A short extract from Ian Gilbert’s Why Do I Need a Teacher When I’ve Got Google that explains his resistance to the apparent goal of ‘A-grades for everyone or else you’re not really trying, love to see children fail, hate reform etc…’
A personal example, if I may, relates to my son. When he entered secondary school I knew he was more than capable of achieving A grades in his work so I began the process of pushing him to achieve these, abetted by his class teachers. But then I stopped myself. I realised that A grades are good for parents and good for teachers but actually weren’t good for him. He had a different goal, namely to not be a ‘boff’. In other words, his number one goal for his school day was to have a circle of friends, something that doing well at school would mitigate against in his view. It wasn’t that he didn’t want to do well, it just wasn’t number one on his list. The deal I struck with him, then, as he approached his GCSEs was one we called the ‘B-Boy’ strategy. In other words, the goal he was to achieve was ‘B grades and a life’. Not ‘all life and no qualifications’ or ‘A grades and no life’. Just Bs and a life. His minimum expected grades, I remember, were Bs right down the line (apart from RE which, in his irrefutable words and given the quality of the teacher I tend to agree, ‘doesn’t count’). We had simply aligned goals, although when he was awarded an A star in his chemistry coursework I grounded him for a week. His actual GCSEs did actually include a number of As but they were there because he wanted them to be, not because I wanted them there.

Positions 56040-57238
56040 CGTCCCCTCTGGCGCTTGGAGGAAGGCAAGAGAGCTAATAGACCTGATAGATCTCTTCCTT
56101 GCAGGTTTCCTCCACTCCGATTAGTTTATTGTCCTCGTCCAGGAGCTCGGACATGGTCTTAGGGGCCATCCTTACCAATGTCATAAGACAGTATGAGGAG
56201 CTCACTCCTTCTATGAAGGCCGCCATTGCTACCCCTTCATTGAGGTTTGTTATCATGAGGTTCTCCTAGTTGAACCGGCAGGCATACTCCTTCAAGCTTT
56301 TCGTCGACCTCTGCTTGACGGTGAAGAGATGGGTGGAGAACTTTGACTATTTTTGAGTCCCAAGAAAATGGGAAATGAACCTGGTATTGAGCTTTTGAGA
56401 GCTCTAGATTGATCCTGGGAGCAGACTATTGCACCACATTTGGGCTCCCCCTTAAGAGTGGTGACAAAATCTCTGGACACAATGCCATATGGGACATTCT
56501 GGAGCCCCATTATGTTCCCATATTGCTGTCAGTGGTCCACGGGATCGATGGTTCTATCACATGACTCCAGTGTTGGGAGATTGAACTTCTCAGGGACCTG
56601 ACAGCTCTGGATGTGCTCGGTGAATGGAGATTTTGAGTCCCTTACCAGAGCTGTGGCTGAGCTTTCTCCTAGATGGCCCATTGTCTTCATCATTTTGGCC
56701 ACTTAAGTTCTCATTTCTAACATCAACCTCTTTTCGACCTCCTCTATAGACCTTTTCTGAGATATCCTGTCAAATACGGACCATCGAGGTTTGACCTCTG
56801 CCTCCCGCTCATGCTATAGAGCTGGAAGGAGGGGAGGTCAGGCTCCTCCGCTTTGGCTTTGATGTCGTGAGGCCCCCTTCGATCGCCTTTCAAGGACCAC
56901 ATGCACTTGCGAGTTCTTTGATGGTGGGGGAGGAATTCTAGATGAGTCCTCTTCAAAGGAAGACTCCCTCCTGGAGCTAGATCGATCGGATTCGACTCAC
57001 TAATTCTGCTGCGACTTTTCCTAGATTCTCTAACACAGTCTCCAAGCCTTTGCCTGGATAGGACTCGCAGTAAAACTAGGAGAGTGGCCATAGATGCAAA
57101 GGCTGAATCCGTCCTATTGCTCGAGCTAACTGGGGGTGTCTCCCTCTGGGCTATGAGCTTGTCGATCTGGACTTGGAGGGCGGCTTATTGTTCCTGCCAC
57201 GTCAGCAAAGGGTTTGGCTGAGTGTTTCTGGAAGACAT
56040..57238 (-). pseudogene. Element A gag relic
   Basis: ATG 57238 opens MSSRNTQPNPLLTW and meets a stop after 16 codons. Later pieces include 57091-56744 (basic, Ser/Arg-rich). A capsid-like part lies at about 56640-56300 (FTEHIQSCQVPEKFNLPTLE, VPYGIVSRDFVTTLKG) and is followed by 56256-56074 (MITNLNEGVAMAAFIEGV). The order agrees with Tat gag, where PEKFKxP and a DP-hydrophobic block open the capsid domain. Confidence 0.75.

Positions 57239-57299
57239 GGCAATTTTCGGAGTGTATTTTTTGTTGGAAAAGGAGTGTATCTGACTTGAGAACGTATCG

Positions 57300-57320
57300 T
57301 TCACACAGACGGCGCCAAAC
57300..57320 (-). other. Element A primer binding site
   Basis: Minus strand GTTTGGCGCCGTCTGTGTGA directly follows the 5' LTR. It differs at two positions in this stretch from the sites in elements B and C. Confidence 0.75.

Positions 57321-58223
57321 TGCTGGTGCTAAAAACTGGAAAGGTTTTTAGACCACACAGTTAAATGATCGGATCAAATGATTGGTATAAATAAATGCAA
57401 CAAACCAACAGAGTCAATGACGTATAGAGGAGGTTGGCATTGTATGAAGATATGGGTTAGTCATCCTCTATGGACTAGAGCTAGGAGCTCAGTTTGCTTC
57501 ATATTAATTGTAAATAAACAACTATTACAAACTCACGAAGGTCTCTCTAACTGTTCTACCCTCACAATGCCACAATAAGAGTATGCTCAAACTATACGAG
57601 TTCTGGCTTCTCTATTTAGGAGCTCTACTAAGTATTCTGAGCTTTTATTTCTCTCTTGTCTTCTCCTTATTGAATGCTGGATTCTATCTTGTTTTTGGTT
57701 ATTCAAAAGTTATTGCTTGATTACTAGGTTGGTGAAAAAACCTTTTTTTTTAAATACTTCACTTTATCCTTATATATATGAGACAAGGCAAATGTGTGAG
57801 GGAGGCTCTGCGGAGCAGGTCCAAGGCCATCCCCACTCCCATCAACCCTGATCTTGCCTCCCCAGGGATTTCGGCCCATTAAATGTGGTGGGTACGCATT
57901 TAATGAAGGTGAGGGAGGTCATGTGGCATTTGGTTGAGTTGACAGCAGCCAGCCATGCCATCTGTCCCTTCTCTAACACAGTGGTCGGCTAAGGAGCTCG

By the way, I’m not setting myself as the world greatest parent, far from it, but I have children so I may as well experiment.
I mentioned this to a group of teachers in Cornwall and it caused a great deal of heated debate and controversy amongst what was a high achieving academic staff. In the break a lady came up to me, though, and said to me, ‘I was pushed to get A grades but wished I’d got Bs and a life. I won’t be 16 again’.